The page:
Thanks DogByte6RER. This story is bullsh!t. There was never a “plan” to do this, but some jackass or small number of jackasses in the Pentagon suggested this as a really good idea. It was roundly rejected at the time because it was both stupid and counterproductive. And in 1959, Eisenhower was still in his “everything is provocative” mode; in 1960 he kiboshed the US’ orbiting a probe, requiring that the top stage was non-functional. As if a suborbital rocket was less provocative. What a Peter Principle Success Story that guy was.
Sidebar — Von Braun’s F1 engine was developed for the DoD, as a delivery system for the Teller H-Bomb, which was a huge-assed design. The B-52 was also conceived as a delivery system for the Teller bomb. Turned out that a smaller H-bomb design was successfully tested and developed instead, but the B-52 went into production. The successfully engineered F1 was cancelled, but Von Braun managed to take it along with him as he sought support for a Moon program. He didn’t get it until JFK got tired of being shown up by the “(blankity-blank) Russians”. Not long after, Von Braun said in an article or interview that the upper stages of the Apollo would be 100% cryo, and the Soviet rocketmaster Sergei Korolev scorned the idea, claiming that the problems would be too much for Von Braun to solve.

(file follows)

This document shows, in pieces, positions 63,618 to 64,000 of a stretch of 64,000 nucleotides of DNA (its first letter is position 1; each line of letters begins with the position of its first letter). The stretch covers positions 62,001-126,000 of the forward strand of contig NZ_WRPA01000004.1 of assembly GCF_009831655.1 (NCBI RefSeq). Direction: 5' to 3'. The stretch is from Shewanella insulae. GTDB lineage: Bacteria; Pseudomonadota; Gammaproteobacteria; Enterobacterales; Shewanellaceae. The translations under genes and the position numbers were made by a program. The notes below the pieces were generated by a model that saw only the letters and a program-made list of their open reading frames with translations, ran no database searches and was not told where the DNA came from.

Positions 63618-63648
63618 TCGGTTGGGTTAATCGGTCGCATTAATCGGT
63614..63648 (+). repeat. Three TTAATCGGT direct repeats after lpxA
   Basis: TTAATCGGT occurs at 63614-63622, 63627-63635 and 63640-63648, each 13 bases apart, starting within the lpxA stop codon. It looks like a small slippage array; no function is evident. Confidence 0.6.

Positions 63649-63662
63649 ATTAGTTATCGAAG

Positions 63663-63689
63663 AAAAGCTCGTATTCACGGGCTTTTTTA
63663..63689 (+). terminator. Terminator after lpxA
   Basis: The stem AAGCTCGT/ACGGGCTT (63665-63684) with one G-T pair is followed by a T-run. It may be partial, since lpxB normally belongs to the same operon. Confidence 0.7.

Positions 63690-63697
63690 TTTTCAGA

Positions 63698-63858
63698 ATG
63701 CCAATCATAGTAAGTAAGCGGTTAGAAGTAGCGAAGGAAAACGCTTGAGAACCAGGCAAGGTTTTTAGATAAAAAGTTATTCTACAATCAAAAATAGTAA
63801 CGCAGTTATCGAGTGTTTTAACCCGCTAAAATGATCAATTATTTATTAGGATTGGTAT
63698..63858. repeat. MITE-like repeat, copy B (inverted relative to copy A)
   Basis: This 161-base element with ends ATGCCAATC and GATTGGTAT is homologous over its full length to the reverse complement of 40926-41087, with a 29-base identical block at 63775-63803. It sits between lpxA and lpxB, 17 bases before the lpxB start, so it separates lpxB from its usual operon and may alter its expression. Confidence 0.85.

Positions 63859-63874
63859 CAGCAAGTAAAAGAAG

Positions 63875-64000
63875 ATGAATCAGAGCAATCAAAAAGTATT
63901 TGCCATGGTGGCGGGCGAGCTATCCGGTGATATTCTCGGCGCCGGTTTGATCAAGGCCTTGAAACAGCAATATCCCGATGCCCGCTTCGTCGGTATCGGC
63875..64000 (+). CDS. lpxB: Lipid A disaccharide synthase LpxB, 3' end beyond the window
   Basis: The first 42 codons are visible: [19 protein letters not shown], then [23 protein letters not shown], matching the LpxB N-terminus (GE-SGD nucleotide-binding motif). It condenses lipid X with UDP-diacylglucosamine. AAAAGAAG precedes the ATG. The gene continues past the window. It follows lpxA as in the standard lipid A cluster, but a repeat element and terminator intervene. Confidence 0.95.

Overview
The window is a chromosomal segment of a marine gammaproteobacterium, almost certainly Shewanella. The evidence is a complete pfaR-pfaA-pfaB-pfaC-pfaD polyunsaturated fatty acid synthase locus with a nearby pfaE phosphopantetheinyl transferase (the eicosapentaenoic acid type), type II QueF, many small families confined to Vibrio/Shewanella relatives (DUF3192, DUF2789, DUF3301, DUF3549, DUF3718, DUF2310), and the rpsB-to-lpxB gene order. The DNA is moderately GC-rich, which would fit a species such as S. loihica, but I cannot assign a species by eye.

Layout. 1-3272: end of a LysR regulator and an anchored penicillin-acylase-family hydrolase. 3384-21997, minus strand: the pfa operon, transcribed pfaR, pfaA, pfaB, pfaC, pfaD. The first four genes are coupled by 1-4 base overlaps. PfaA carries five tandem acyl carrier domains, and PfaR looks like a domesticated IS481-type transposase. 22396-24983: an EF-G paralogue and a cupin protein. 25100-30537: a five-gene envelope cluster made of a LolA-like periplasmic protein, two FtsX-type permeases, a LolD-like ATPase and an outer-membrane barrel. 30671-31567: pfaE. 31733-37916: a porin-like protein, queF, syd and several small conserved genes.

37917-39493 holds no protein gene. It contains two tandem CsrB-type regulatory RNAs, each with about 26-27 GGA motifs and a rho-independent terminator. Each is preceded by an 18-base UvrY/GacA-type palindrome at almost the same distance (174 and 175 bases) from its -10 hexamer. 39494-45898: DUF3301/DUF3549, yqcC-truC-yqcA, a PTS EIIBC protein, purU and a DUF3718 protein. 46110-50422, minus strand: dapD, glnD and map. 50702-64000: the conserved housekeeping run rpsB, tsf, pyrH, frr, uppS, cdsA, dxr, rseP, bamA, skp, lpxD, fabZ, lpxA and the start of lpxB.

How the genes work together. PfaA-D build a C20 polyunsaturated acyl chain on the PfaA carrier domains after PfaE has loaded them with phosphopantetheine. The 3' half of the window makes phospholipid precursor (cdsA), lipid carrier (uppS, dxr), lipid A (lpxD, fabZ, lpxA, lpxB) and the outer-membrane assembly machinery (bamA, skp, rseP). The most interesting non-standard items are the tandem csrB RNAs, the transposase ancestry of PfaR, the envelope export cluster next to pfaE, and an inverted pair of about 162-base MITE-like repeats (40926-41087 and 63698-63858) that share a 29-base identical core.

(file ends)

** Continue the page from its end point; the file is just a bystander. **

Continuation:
The next time Korolev read about Von Braun’s 100% cryo engines, they were being successfully tested on the test stand. The USSR had lost the Moon race, just like that, even assuming that their approach would have worked. Korolev died in 1966; his N-1 booster with its dozens of engines never had a successful flight test, and according to one guy involved in the project, never even made it to the test stand most of the time.
The public should laugh the author of the article and the tabloid right off of the Internet for their sheer mendacious stupidity and scaremongering tactics.
As the article noted, the proposal is supposedd to have been a fission atomic bomb and not a fusion hydrogen bomb, because the missiles of the time were incapable of launching the extremely heavy hydrogen bombs of the day. This means the explosion would have been a sub-megaton yield similar to the Hiroshima and Nagasaki detonations. Such explosions would have been detectable on the Earth, but only by observers ready and waiting to observe a flash nearly too small to see and lasting for little more than a second in time. Since the Moon has practically no atmosphere, the blast effects would have been far less than those which occurred on the Earth. There would have resulted a very small crater, barely detectable with telescopes from the Earth.
The headline’s scaremongering about “blowing up the Moon” is as outrageous as it is utterly ridiculous. The Moon is routinely punished with impacts releasing far more explosive energy than such a small atomic bomb, and no one ever notices those explosions. The Moon far from being blown up or destroyed would hardly notice such an insignicantly tiny event in comparison to its history of impacts.